Hughes brings advice, encouragement from sister city of Joplin

In February of 2018, Sandy Hughes of Joplin, Missouri lost her husband to cancer, sending her on a path to create a space there for a “peaceful transition from life to death.” She co-founded Solace House, a non-profit social-model home for end-of-life care. After five years of struggles and successes, Sandy is now providing encouragement and insight for the Columbia team behind Caring Hearts and Hands while still working tirelessly in Joplin to care for guests and their family members. 

Photo of Sandy Hughes, co-founder of Solace House of the Ozarks.

“I was dealing with grief from the loss of my husband, and that gave me much purpose to help start an end-of-life care home,” Sandy said. “And because of that, that starting gate, it became cathartic to me. It helped ease my grief by making sure that other people had a place to go to, because I did not. Solace House is a community of hearts. And those volunteers that come are so dedicated. They just love it. They just love what they do. Caring Hearts and Hands, it’s going to be very successful, I assure you.” 

Both Solace House of the Ozarks and Caring Hearts and Hands of Columbia are part of the Omega Home Network, which provides assistance to developing and operating social-model homes across the country.

Sandy visited Columbia on March 14 for a question and answer session to help share the knowledge she and her team have earned over the past several years.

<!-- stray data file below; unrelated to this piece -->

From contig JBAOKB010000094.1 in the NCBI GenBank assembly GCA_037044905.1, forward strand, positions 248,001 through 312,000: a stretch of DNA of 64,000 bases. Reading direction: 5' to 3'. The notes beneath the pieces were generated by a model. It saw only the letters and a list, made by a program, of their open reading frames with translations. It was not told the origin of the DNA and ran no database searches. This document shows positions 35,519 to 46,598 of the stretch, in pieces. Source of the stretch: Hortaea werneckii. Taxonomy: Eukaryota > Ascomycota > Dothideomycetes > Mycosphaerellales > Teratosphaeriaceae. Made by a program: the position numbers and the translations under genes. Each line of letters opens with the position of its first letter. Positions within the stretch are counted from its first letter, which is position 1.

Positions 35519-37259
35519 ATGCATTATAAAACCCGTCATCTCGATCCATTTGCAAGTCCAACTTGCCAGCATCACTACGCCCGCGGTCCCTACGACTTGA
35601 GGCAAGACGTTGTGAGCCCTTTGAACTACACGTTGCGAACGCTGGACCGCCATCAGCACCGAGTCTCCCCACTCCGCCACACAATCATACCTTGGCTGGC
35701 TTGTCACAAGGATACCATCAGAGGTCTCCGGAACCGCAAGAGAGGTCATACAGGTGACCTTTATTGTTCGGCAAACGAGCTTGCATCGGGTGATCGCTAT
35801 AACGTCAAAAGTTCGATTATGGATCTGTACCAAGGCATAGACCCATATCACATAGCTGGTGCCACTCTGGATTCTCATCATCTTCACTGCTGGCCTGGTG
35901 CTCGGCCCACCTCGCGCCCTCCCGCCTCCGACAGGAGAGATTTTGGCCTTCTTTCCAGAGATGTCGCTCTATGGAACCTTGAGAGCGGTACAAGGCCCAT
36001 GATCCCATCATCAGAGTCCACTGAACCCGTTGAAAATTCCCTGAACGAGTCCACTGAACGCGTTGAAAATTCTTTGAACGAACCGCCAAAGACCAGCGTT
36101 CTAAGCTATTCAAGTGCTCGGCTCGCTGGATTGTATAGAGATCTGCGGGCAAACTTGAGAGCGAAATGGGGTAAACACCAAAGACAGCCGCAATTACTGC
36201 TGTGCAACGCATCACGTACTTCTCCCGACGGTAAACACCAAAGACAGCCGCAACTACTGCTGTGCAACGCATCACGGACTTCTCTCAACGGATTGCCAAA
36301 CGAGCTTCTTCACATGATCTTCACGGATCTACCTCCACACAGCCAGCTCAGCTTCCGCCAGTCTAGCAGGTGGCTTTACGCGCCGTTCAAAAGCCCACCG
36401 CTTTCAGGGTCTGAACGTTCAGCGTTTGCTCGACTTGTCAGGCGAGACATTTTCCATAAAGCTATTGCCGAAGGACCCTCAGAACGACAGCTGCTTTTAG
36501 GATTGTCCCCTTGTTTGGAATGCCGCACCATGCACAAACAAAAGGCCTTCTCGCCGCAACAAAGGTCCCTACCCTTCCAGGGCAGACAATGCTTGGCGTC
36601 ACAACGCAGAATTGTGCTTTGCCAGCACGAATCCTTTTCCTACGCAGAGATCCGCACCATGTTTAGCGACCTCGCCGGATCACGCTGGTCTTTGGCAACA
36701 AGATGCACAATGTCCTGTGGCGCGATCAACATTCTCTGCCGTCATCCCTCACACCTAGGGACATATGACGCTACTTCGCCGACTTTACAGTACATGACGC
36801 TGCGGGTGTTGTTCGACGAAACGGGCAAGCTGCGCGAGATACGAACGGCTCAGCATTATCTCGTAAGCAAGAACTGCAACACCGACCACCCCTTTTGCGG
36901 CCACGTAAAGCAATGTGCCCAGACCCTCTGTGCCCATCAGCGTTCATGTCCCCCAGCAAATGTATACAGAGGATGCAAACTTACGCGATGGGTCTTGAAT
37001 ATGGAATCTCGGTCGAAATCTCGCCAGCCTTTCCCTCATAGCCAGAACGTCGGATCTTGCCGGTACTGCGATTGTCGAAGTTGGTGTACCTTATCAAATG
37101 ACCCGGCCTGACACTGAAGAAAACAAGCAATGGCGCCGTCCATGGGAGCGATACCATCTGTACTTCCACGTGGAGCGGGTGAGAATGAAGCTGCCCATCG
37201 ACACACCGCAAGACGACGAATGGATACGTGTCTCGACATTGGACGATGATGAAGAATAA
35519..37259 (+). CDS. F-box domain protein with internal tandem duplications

“There’s no reason for reinventing the wheel, especially if we’re going to be helping a sister city,” Sandy said. “Columbia is special. And those individuals that were there that night that I got to meet are very sincere and very passionate about what they’re trying to do. And we cheer them on; we want them to be successful.” 

“Columbia is special. And those individuals that were there that night that I got to meet are very sincere and very passionate about what they’re trying to do. And we cheer them on; we want them to be successful.” 

Sandy Hughes

Solace House began as Sandy gathered others in Joplin with a similar heart, as well as her husband’s oncologist, doctors, nurses, social workers and hospice providers. Within a year, the organization became an official non-profit, and by January of 2020 Sandy signed a lease for a house. They started turning this house into the perfect end-of-life home when COVID hit. 

Though the pandemic certainly set them back, it also highlighted an even more intense need for a place like Solace House. With state safety guidelines, families were not allowed into nursing homes or hospitals to visit their dying loved ones. Good-byes were said through windows and phone calls. Many died alone. 

So when Solace House finally opened in June of 2020, they were able to provide relief and comfort to many families. They allowed loved ones to visit and stay with their guests within the home – after COVID testing and with masks, of course.